Sunday, October 17, 2010

On Musings about the Boston Book Festival

Yesterday I attended the second annual Boston Book Festival. Actually, technically this is the second year of the new Boston book festival. For many years, Boston had one sponsored by the Boston Globe. It was a windy and chilly, but bright autumnal day, and the organizers should feel proud of what they accomplished in a relatively short space of time. The five events I attended went off with only minor hitches (usually related to microphones), the time-keeping was impeccable, the breadth and number of offerings was generous and thoughtful, and the quality of the moderating was outstanding (overall). And best of all, it was free. Here are some random learnings and observations from my day.

• According to David Shields, author of Reality Hunger, (in which he declares that the novel is dead), we are obsessed with reality because we experience hardly any of it. (Not sure I agree with it, but it is food for thought.) (Apparently, word of the novel’s demise date back to 1925.)
• The novel is not yet dead, but it may be women who are keeping it alive (consider the number of women in book clubs compared to the number of men).
• Check out • Check out The Electronic Literature Collection (vols 1 and 2) to see what approaches are being taken towards writing in the digital age. (Reference, Nick Montfort)
• Good quote from David Foster Wallace: “The best writing constructs a bridge across the abyss of human loneliness.”
• Question: Do we always have to be “advancing” something for it to be worthwhile? Is novelty necessarily a worthwhile goal?
• According to Daphne Kalotay, the novel may return to its 19th century form (think Dickens, with its fast pace, think Tolstoy with reality coming at you every second).
• Assessment of the MFA in writing—“Death by craftsmanship” (David Shields)
• Churches, with their vaulted ceilings, make good venues for discussing ideas.
• No matter how loud you think your voice is, when you have a large crowd (or an audience that spills over into the hallway to hear you), you need to use a microphone.
• Four good themes for Young Adult novels: fitting in, being true to oneself, standing up for what you believe in, finding love.
• Adolescent modes: hypersensitivity, sense of mystery/new discoveries, deep questioning.
• Joyce Carol Oates has an obsessively dark view of the world. Although she is a contemporary literary lion, I confess never to have read anything written by her, and I don’t think I care to based on this brief exposure. Life is too short.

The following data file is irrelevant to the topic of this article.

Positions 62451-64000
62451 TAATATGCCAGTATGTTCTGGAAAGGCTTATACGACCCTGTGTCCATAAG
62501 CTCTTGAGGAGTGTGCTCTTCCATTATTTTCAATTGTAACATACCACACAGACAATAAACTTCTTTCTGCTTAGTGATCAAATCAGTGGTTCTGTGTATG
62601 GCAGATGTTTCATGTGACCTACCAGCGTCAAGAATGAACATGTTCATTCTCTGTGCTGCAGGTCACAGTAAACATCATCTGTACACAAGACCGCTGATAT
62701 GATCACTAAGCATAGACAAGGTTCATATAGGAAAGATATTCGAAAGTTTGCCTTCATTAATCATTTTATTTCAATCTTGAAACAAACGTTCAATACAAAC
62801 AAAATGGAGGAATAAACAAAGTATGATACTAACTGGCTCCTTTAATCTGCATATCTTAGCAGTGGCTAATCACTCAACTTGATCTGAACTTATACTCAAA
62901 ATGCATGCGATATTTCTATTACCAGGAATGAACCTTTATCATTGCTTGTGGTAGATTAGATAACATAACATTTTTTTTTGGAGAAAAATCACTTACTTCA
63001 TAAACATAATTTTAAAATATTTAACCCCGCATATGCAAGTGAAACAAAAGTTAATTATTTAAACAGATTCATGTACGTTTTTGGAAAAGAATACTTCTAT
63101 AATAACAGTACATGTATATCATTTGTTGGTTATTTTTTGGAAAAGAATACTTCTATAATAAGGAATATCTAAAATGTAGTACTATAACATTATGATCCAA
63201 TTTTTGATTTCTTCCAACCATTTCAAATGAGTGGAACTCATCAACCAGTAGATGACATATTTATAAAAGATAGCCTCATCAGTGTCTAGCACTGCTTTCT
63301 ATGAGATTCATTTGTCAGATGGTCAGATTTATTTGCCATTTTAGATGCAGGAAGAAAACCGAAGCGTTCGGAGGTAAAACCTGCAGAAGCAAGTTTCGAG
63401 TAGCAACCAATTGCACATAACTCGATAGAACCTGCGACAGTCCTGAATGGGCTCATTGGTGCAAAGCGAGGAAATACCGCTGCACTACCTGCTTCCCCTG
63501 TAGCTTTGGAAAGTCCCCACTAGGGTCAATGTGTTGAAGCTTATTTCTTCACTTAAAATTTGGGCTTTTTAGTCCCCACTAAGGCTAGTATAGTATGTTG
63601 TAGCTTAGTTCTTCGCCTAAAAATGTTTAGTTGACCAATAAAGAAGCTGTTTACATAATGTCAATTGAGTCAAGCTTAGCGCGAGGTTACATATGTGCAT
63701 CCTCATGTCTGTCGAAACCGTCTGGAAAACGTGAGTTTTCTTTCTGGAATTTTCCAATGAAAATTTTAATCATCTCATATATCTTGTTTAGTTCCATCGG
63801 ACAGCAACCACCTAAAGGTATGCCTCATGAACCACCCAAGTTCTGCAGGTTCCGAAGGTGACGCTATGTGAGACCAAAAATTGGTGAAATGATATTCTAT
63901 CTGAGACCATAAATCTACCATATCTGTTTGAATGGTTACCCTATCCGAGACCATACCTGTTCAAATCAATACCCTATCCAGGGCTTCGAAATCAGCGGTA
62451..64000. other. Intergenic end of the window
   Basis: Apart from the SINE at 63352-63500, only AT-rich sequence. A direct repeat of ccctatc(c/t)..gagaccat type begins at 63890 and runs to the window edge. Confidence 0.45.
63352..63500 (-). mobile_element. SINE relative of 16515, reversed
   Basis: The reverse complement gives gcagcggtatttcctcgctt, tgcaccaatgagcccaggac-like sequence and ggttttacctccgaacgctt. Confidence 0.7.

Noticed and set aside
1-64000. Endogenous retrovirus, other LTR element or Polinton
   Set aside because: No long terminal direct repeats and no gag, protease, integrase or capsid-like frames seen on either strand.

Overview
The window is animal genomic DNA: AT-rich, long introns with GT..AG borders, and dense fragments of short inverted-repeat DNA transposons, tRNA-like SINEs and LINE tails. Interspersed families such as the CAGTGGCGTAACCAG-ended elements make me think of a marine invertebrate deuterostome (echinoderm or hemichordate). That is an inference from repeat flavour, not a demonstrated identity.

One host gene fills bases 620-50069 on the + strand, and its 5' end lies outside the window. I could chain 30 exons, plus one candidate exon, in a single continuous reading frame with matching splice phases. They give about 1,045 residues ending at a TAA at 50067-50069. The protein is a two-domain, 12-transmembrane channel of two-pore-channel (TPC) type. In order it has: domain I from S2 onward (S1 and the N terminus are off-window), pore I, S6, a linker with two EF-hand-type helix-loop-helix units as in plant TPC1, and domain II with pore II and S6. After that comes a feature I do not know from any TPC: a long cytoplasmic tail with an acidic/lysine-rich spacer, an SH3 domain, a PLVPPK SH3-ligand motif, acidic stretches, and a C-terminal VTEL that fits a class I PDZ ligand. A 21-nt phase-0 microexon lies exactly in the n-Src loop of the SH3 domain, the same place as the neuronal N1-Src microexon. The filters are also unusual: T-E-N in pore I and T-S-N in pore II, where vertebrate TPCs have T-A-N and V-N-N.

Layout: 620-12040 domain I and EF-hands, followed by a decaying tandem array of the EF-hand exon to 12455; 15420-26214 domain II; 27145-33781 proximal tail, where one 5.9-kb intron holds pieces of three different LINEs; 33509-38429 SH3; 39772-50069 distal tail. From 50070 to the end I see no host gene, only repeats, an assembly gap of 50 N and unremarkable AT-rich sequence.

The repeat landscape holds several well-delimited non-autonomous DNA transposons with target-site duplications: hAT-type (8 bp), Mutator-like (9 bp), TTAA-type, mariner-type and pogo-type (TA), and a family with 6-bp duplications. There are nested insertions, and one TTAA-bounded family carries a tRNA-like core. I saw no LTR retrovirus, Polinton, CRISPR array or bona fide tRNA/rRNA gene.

• Fifteen minutes is long enough to read something from one of your works. We can buy it or borrow it from the library if we want to read it. Get to the Q and A, please.
• Don’t ask fiction writers about a) whether they believe in God, or b) whether they are victims of violence. If they want to talk about these things, they will.
• “One town, one story” is an excellent idea, and Tom Perotta’s story, “The Smile on Happy Chang’s Face” was an usually good choice—its characters (believable, complex), setting (a Little League playoff), its dilemmas (moral choices, paying for past sins)—all ones that people could wrestle with without any one obvious interpretation. Food for thought: What makes a character sympathetic?
• Alician Anstead must be a great teacher (even though it’s not her primary job), as exemplified by the skillful job did she leading the “One town, one story” discussion and keeping it moving while offering her own insights. (Whatever happened to Tom Menino, mayor of Boston—wasn’t he supposed to be leading it?} Having Tom Perotta there was an added bonus.
• To the Festival organizers: When seeking donations, be mindful of your audience--not everyone texts (though it may seem so), in particular not some older people who might be inclined to donate if given any easy way to do it, other than texting.
• I do not need to buy any more books….

1 comment:

  1. I never feel comfortable with novelty being a goal in its own right, personally.